The emergency manager of the Detroit schools will resign this month amid growing concerns over his job performance and the direction of the troubled school district.
Darnell Earley plans to leave the job Feb. 29 after a little more than a year at the helm. Republican Gov. Rick Snyder plans to appoint a transition leader before the end of the month.
“Darnell has done a very good job under some very difficult circumstances. I want to thank him for his professionalism and his service to the people of Michigan,” Snyder said in a statement.
Outside the governor’s office, public assessment of Earley’s job performance hasn’t been as kind, with groups ranging from the city’s teachers union to state lawmakers calling for his ouster. Before Snyder appointed Earley as emergency manager in January 2015, Earley served as the emergency manager in the city of Flint, Mich., from September 2013 to January 2015.
Earley has faced growing criticism in recent months both for what happened with the water supply in Flint and the problems within the Detroit schools such as crowded classrooms, crumbling schools, and the district’s mounting debt. Teachers have staged several sickouts in the past two months to protest the mold, water damage, and rodent problems in some of the city’s older schools, saying Earley has all but ignored their complaints.
The Detroit Federation of Teachers, along with the American Federation of Teachers, filed a lawsuit last month against the Detroit schools and Earley, asking a judge to remove Earley from his state-appointed position.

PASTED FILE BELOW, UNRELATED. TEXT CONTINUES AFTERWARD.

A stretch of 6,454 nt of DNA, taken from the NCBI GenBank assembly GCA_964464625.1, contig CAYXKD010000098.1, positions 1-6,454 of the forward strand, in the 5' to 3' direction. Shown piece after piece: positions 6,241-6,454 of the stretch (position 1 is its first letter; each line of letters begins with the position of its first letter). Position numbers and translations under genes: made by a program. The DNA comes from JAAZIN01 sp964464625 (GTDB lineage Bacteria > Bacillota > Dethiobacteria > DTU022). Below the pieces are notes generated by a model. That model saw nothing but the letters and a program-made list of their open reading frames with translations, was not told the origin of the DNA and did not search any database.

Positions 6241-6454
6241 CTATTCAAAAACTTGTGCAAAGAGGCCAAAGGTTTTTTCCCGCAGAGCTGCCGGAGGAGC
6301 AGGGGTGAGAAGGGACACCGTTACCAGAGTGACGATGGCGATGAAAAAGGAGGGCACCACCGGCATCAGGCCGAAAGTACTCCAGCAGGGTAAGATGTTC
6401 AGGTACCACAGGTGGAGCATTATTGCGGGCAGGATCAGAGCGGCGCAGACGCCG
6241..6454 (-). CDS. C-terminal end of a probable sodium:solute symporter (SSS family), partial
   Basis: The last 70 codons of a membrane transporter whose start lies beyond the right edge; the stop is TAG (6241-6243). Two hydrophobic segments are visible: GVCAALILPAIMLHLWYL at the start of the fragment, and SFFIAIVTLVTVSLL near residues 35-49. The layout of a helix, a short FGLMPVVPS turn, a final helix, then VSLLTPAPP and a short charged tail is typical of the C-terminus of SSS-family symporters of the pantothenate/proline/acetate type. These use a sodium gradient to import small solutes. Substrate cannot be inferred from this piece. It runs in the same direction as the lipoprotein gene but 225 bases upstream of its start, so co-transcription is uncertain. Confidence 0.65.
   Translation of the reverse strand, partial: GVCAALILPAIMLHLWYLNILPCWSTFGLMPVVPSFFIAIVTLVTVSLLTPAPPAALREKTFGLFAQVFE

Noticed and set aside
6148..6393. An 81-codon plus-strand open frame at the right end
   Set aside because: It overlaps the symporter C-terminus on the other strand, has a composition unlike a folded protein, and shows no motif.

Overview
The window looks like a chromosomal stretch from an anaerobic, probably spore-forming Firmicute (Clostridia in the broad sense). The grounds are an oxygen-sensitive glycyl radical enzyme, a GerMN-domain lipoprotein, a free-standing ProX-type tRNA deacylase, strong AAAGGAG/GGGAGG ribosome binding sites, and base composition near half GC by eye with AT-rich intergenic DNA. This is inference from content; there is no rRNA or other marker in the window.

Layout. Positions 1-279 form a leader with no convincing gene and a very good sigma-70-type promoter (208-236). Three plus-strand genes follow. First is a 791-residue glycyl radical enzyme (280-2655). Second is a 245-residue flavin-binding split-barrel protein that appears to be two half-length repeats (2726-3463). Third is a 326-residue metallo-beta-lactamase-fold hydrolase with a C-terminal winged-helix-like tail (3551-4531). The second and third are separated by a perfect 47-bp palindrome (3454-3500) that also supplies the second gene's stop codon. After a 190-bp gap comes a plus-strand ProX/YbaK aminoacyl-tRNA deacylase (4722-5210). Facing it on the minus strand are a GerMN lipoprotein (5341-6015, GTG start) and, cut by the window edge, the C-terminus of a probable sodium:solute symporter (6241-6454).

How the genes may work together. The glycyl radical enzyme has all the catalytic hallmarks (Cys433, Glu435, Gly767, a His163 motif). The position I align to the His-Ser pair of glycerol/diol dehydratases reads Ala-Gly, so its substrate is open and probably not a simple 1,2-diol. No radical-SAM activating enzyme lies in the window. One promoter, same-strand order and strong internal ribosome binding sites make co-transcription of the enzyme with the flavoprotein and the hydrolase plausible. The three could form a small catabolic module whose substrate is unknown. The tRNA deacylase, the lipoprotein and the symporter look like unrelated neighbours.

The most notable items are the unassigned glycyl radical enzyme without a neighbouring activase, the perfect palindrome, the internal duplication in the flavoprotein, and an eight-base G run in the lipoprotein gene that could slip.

The Detroit Free Press reported that the Michigan Legislative Black Caucus publicly asked Snyder to fire Earley, saying he has “left a trail of destruction in both Flint and Detroit.”
Last week, the U.S. House Committee on Oversight and Government Reform invited Earley and several other Michigan officials to testify on Wednesday about the water crisis in Flint. Earley has declined to testify, the Detroit News reported.
“When I was appointed to this position, Gov. Snyder and I agreed that our goal was for me to be the last emergency manager appointed to DPS,” Earley said in a statement released through Snyder’s office. “I have completed the comprehensive restructuring, necessary to downsizing the central office, and the development of a network structure that empowers the educational leadership of our schools to direct more resources toward classroom instruction.”
Earley was the fourth emergency manager of the Detroit school system, which has been under state oversight since March 2009. Under previous emergency managers, the district lost tens of thousands of students, closed dozens of schools, and struggled with persistent budget deficits.
A version of this news article first appeared in the District Dossier blog.